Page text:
My goyishe potato pancakes: A Jewish-Christian/Quaker Tale

Dear Friends,

Happy holidays! 

At our last Book Club of the year, I was chatting with one of my friends. She was talking about the Italian Christmas she grew up with. Christmas Eve for her was a bigger holiday than Christmas itself, with numerous relatives, and the Feast of the Seven Fishes, a multi-course meal ending with fabulous desserts and an all-important “cookie course.”

Christmas in Dyker Heights, an Italian neighborhood in Brooklyn

Not really what he was expecting…

For those of you who don’t know me IRL, I’m in an interfaith marriage, having married a Jewish guy 30 years ago. You can read more about it here. When Mr. Brooklyn (as he’s known on social media) met me, he’d grown up not celebrating Christmas at his house, but spending Christmas Eve with his Italian friend down the street, experiencing the above. When I met him, he asked me what I did on Christmas Eve with my family. “Um…we usually eat quiche and then go to a low-key Episcopal Church service.” Not really what he was expecting….

Christmas at Woodford Mansion


I listened to a TED talk this summer from Brene Brown on the recommendation of another Book Club friend. Brown describes nostalgia and longing for a feeling (of childhood or times past) as not missing actual things: the Christmas tree, a present, a food, a particular person, or even that time of life, but the FEELING we had at that time. While my humble Christmas Eve might sound uninspiring (and perhaps sprung from my mother’s Quaker roots), it always seemed magical to me: the anticipation of Christmas, Christmas music, waiting for Santa (when I was young), waiting to see if the animals spoke (if I were watching the Waltons). In the same way, the Christmas Eve of my husband’s youth sounds amazing even though it was totally removed from his culture.

Christmas at Betsy Ross’s house with some greenery for decoration. Christmas trees weren’t a thing until the mid 1800’s.

Do Quakers Celebrate Christmas?

For this question, I defer to who can explain things better than I ever could! It is my understanding that Christmas for Quakers is not really a Feast of the Seven Fishes kind of holiday. There is some celebration of Christmas in contemporary times, despite the lingering Quaker belief that “all days are holy days.”

Whose Culture is Better?

One thing I learned from speaking with many interfaith families is that it is never a great idea to talk about whose culture is better. By “culture,” I mean anything from what you have for dessert on Christmas Eve to whether you’d favor silence over music in a church service. By the way, those who are interested in the intersection of Quaker heritage and contemporary culture should drop everything and read Albion’s Seed immediately! As a distant Quaker cousin says, “this book explains everything–why I act a particular way, why I like a particular kind of custard!”

In a partnership, it’s better to focus on what you can’t possibly give up for another person. Many times, this comes down to things that don’t make logical sense (you want to have that pudding, or this particular kind of lox, or a tree, or a creche, or a menorah. These pieces of your culture may seem more important to you than any theological disagreement because they’re tied to those nostalgic feelings.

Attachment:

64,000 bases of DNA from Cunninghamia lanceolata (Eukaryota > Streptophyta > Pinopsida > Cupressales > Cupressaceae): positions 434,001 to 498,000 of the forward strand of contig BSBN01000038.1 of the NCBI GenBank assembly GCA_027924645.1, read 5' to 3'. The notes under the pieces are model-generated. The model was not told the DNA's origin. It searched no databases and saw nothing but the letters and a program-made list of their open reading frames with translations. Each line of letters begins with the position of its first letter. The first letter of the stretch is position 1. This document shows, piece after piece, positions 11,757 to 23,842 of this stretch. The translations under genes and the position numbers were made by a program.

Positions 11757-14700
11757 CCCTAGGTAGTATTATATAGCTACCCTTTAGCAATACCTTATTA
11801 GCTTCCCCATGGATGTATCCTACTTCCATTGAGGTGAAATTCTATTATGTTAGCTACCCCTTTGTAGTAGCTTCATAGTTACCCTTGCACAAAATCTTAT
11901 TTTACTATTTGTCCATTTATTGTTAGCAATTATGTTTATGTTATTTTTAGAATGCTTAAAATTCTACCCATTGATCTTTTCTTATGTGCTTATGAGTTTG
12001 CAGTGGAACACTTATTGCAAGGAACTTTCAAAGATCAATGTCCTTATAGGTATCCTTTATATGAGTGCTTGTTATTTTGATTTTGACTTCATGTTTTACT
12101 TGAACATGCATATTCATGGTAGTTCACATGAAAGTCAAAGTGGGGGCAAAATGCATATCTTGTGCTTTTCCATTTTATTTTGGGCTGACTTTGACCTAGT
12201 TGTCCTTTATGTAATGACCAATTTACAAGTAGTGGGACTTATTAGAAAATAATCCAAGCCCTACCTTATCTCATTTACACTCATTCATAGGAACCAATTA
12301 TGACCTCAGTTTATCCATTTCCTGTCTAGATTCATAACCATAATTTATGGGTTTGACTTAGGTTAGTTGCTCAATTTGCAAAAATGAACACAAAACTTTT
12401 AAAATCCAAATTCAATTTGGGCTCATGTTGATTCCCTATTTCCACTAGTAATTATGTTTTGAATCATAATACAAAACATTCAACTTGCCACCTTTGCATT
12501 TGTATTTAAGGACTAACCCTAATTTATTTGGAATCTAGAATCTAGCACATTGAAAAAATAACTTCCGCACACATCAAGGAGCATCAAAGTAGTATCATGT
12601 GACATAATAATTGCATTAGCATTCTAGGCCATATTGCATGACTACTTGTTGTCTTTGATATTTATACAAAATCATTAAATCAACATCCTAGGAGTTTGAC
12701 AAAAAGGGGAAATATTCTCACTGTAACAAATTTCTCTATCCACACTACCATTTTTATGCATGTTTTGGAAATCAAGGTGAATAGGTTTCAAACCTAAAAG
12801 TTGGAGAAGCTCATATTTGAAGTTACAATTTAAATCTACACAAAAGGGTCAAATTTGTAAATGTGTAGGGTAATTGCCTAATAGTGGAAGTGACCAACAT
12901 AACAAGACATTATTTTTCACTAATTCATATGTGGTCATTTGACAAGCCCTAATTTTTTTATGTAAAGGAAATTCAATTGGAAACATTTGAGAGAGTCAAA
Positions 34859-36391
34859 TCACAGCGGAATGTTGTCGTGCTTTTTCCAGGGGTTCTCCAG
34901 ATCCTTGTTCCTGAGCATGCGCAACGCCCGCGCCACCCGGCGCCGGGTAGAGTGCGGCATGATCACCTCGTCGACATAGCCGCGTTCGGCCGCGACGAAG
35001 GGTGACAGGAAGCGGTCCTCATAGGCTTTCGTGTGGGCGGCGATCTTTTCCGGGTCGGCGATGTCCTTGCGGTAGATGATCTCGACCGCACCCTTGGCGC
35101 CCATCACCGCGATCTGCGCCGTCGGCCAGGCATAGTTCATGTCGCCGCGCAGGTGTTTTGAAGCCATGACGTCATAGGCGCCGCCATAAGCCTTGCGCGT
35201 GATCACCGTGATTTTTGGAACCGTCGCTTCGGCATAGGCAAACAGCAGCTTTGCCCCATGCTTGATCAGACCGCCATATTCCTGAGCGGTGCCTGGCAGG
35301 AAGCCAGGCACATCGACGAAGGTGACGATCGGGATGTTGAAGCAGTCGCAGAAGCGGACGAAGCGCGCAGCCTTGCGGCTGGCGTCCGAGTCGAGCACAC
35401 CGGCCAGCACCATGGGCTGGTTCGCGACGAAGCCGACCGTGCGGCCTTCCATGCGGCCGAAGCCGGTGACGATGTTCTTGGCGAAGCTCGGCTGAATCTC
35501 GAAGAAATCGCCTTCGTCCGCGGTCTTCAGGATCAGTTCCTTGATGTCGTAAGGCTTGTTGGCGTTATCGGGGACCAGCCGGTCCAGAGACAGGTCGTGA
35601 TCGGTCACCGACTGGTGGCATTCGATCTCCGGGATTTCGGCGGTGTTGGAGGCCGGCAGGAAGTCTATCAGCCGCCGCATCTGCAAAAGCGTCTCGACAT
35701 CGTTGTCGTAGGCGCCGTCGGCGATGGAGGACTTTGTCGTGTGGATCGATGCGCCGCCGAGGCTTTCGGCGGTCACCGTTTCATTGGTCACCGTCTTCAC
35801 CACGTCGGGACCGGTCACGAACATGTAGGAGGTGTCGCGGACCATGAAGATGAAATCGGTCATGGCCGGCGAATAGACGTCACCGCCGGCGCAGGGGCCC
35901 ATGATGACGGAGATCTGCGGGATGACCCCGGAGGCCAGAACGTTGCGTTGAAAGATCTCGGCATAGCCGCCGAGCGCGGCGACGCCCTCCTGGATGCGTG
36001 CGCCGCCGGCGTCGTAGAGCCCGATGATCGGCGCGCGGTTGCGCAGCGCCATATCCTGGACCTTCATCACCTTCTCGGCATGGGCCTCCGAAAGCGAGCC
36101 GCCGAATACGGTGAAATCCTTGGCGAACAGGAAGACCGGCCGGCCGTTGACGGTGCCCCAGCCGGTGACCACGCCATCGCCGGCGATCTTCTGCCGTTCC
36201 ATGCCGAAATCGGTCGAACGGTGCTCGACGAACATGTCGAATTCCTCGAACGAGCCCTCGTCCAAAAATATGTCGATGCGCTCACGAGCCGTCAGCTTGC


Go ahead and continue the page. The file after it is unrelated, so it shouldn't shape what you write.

Lox for breakfast––or Reality is a Social Construct!

On Christmas morning, our family always has bagels and lox. Why? Because when my husband spent Christmas with me and my parents years ago, they served him bagels and lox Christmas morning because they thought he might really like them. And so he’s always thought it’s a Christian tradition, much like the Feast of the Seven Fishes, rather than something we did one time for him.

In my writing…

I haven’t written any Christmas scenes into my novels because…well, Quakers! But I do have Eben buying a book of Latin poetry for Elizabeth for Christmas, and then hiding it away. I also have a tendency to write snow scenes, having grown up in some of the snowiest parts of the U.S., but then I realize I’m writing about England…or Philadelphia.

Oh, my latkes!

I did mention them, didn’t I? My husband and I celebrate both Christmas and Hanukkah now, and I’ve developed a feeling for Hanukkah not borne of childhood memories but celebrating with my own children. As for Jewish cooking…let’s just say I dabble and then sometimes add more non-Jewish elements. A rabbi at a Hanukkah party examining my crumbling sweet potato and pepper latkes remarked, with the solemnity of a brain surgeon, “I think it’s an issue with the starch.”

Whatever you’re celebrating…

I hope the December holidays bring you peace, the joy of nostalgia, the discovery of new traditions and maybe even an appreciation of silence (in between the endless soundtrack of Christmas songs.)

Happy holidays, Kate

P.S. Still querying. The word on the street from agents about my Revolution-era novel: “this is a hard time period to sell!”

P.P.S. Still amazed…This blog from 2020 continues to draw thousands of views from all over the world.

P.P.P.S. Still working…if you didn’t catch my story in Friends Journal last month, take a look. I’m now drafting a novel and the story is one chapter within it.

Published by katehornstein

Writing about young Quakers, religion, and romance over 350 years in England and America

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